A Tale of Two Bulb Beds

So here’s what happened…

I planted bulbs from the same three packages in two different beds in my yard within an hour of each other.

I even blogged about it here. This was just a few months ago, right before we experienced the most difficult winter ever recorded in eastern Massachusetts.

There was a lot of snow.

IMG_8601Here’s the backyard herb garden today.  Remember how I carefully planted bulbs along the path, in the nooks and crannies? It was going to be amazing! The herbs are slowly coming to life but there’s not a bulb in sight.

IMG_8599And then there’s the sunny front yard…same packages of bulbs, same planting time and their blooming to beat the band.

I’ve been reading about microclimates and I think that this situation is a good example of two very different climates within about twenty yards of each other. The front bed gets morning sun that’s reflected off of the house and the big windows just above it which makes warm soil, almost like a greenhouse. The herb bed in the back gets afternoon sun and it’s kind of tucked in behind the hemlock tree and shielded by the house until later in the day. As the sun rises higher in the sky this spring it will hit this spot earlier in the day. Right now, it’s still pretty cold out there.

Or maybe squirrels dug everything up when I wasn’t looking!

I don’t think so, I would have noticed.

It could also be related to the soil. That front yard soil isn’t anything special. I kind of neglect it, but it does have years of good mulch composted in. The herb bed was just dug last spring and fertilized with compost from our piles and a few bags of organic compost that I bought.

So, I’m on bulb watch! I’ll let you know if anything pops up.

How’s your garden growing? Did your bulbs come up?

Enjoy it all!




  1. Blaire says:

    I vote for the sun/warmth theory. Things downtown that get a lot of sun and reflection from windows on one side of the street seem to bloom a lot earlier than those that wait for the afternoon sun and never have the reflection. Maybe the earth stayed warmer near the house foundation as well and the poor little bulbs couldn’t take the freezing temperatures?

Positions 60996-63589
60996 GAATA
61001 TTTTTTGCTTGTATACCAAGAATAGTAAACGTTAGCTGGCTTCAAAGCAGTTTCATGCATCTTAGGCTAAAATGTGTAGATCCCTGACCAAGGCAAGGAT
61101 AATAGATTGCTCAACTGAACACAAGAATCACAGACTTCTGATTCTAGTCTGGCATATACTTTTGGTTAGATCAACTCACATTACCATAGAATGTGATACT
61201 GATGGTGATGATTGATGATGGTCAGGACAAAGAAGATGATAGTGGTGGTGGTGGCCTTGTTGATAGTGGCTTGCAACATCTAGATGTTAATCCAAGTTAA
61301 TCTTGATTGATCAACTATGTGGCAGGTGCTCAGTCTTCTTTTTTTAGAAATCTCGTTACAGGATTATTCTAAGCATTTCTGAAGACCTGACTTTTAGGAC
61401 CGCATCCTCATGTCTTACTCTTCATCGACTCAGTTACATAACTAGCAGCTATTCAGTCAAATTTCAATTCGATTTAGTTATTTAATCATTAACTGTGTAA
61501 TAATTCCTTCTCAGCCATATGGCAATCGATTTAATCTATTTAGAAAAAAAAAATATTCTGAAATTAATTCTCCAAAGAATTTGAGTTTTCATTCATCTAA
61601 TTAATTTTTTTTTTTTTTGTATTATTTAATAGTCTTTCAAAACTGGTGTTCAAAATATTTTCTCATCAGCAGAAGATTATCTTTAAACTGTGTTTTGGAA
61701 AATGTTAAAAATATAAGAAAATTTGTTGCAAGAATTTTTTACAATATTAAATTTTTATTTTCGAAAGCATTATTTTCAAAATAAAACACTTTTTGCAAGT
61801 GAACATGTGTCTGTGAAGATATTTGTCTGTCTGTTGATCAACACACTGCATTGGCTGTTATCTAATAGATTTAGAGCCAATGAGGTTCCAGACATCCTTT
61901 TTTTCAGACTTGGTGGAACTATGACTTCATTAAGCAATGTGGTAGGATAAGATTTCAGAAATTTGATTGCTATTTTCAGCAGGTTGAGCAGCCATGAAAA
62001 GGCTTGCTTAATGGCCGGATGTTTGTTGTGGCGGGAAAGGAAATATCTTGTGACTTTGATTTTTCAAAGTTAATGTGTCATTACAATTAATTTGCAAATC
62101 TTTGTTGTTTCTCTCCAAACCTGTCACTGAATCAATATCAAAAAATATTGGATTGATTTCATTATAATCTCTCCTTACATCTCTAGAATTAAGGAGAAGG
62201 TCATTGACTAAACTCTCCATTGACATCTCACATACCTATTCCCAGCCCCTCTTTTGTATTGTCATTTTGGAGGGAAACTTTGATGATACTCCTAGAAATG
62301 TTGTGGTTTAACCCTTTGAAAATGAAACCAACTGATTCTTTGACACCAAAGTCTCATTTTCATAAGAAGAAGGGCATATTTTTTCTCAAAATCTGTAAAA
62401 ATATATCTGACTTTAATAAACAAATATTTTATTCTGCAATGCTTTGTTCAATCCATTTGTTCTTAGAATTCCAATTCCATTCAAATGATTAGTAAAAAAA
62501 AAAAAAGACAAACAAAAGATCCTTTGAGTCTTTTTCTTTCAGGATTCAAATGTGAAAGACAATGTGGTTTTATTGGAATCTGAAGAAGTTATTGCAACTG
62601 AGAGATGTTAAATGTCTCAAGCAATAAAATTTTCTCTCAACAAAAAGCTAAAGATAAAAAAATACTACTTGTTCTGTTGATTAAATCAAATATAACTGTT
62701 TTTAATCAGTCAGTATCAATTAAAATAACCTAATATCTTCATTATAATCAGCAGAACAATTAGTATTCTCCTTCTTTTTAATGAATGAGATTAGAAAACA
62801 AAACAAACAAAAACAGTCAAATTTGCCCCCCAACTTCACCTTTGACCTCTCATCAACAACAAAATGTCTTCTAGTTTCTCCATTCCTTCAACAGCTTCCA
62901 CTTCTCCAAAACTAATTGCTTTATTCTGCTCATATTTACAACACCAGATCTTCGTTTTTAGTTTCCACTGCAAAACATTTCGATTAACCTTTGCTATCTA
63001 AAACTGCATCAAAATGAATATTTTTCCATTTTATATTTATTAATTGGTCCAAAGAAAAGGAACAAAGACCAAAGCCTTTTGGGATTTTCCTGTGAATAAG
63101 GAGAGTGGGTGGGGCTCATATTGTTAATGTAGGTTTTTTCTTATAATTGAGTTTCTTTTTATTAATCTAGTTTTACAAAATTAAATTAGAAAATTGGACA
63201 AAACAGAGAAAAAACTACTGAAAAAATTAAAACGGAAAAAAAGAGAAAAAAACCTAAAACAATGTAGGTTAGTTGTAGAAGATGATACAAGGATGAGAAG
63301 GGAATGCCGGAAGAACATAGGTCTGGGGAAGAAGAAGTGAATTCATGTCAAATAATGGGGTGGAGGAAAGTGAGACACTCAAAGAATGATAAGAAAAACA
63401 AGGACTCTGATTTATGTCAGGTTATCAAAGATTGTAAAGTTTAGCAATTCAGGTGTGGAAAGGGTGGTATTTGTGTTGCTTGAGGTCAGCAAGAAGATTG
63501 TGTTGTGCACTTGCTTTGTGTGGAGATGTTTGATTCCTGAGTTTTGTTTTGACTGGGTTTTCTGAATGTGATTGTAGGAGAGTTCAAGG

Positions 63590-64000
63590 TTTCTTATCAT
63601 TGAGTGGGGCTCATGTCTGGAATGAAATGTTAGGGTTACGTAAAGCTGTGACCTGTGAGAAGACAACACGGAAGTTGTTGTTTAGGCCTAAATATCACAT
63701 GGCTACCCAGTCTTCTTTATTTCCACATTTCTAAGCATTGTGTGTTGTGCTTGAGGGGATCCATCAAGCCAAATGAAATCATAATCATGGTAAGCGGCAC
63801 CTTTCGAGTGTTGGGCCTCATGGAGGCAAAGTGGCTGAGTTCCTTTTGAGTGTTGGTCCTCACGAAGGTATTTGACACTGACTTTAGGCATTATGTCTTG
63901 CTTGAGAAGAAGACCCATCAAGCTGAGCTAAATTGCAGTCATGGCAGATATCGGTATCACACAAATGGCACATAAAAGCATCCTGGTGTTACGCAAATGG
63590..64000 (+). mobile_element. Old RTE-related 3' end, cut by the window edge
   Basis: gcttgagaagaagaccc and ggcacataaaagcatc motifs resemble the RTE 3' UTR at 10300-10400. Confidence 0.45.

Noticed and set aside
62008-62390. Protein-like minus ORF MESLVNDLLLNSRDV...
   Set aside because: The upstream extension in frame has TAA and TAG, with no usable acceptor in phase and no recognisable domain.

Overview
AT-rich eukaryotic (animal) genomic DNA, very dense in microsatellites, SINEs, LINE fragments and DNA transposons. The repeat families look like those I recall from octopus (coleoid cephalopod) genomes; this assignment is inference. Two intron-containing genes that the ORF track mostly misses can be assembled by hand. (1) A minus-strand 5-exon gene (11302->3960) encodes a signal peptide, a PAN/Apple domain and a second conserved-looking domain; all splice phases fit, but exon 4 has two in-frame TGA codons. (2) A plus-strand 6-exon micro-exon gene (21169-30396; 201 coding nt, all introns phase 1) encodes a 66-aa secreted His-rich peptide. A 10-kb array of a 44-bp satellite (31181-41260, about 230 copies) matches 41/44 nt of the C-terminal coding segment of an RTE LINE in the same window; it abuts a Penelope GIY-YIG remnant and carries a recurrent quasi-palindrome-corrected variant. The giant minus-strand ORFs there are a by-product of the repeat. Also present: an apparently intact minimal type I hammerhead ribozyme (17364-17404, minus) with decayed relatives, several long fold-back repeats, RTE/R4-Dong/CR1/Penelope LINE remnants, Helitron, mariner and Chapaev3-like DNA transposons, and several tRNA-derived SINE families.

1. Hi Blaire!! I know that that area of the yard is always warmer than elsewhere. This really makes me realize that I need to consider it carefully. As I mentioned in my reply to Belmont Rooster, the herb garden sat under a huge pile of snow so they should have been pretty well protected? I guess we’ll find out soon!


  2. Very interesting how your bulbs came up in the front and not in the back. I would agree with Blaire. Bulbs are usually pretty tough and can survive cold temps because they are dormant. If they got to wet along with being cold, and not froze, they could have rotted. I would be checking in your soil to see if they are still there and haven’t rotted.


    1. HI there! I caught your other comments and trashed them, no worries! and thanks for this one! I will check to see if their still there. I hope so. A lot of snow sat on them this winter but I think of that as protection more than anything. There’s a chance of rot if the soil quality wasn’t what it should have been, which is possible. Thanks for stopping by and commenting! Michele

      Liked by 1 person

  3. Molly says:

    Definitely differences in soil temperature and air temoerature! I have the exact same thing going on in my yard, with warm front sunny location ready to burst into bloom and the side shady spot still slow… don’t lose hope yet! We get some terrifically low winter Temps too, and I don’t lose any bulbs. Micro climates are amazing phenomenons!


    1. The difference in temps is amazing and its really not something that I thought about too much until recently. My gardening learning curve goes on and on. I love that aspect of gardening!


  4. I did have to chuckle because every time I plant bulbs the squirrels eat them or they don’t come up. I get a stray one now and again but it’s pitiful. So, your front garden looks beautiful. At least next year, you know to plant them all in the front. 🙂


  5. Dawn says:

    Now I’m curious to learn more about the microclimates in my own garden, Michele! Hopefully the bulbs in your herb garden are just a little bit late this spring. Our bulbs are blooming here in the Midwest (Zone 5)… and our Magnolia is just breathtaking! Have a great week in your garden! ♡


  6. Betsey says:

    I got some tulip bulbs from a friend who brought them home from a trip to Holland. It looks like some I planted too deep.:( Only leaves, no buds, yet if I look carefully there are buds on many. I really need to be more careful with fall planting. The irises I planted in the vegetable garden all came out of the soil. I spent an hour just planting a small row, only three more rows to go….maybe I should just try to cover them with compost and hope for best. 😉


Leave a Comment

Fill in your details below or click an icon to log in:

WordPress.com Logo

You are commenting using your WordPress.com account. Log Out /  Change )

Facebook photo

You are commenting using your Facebook account. Log Out /  Change )

Connecting to %s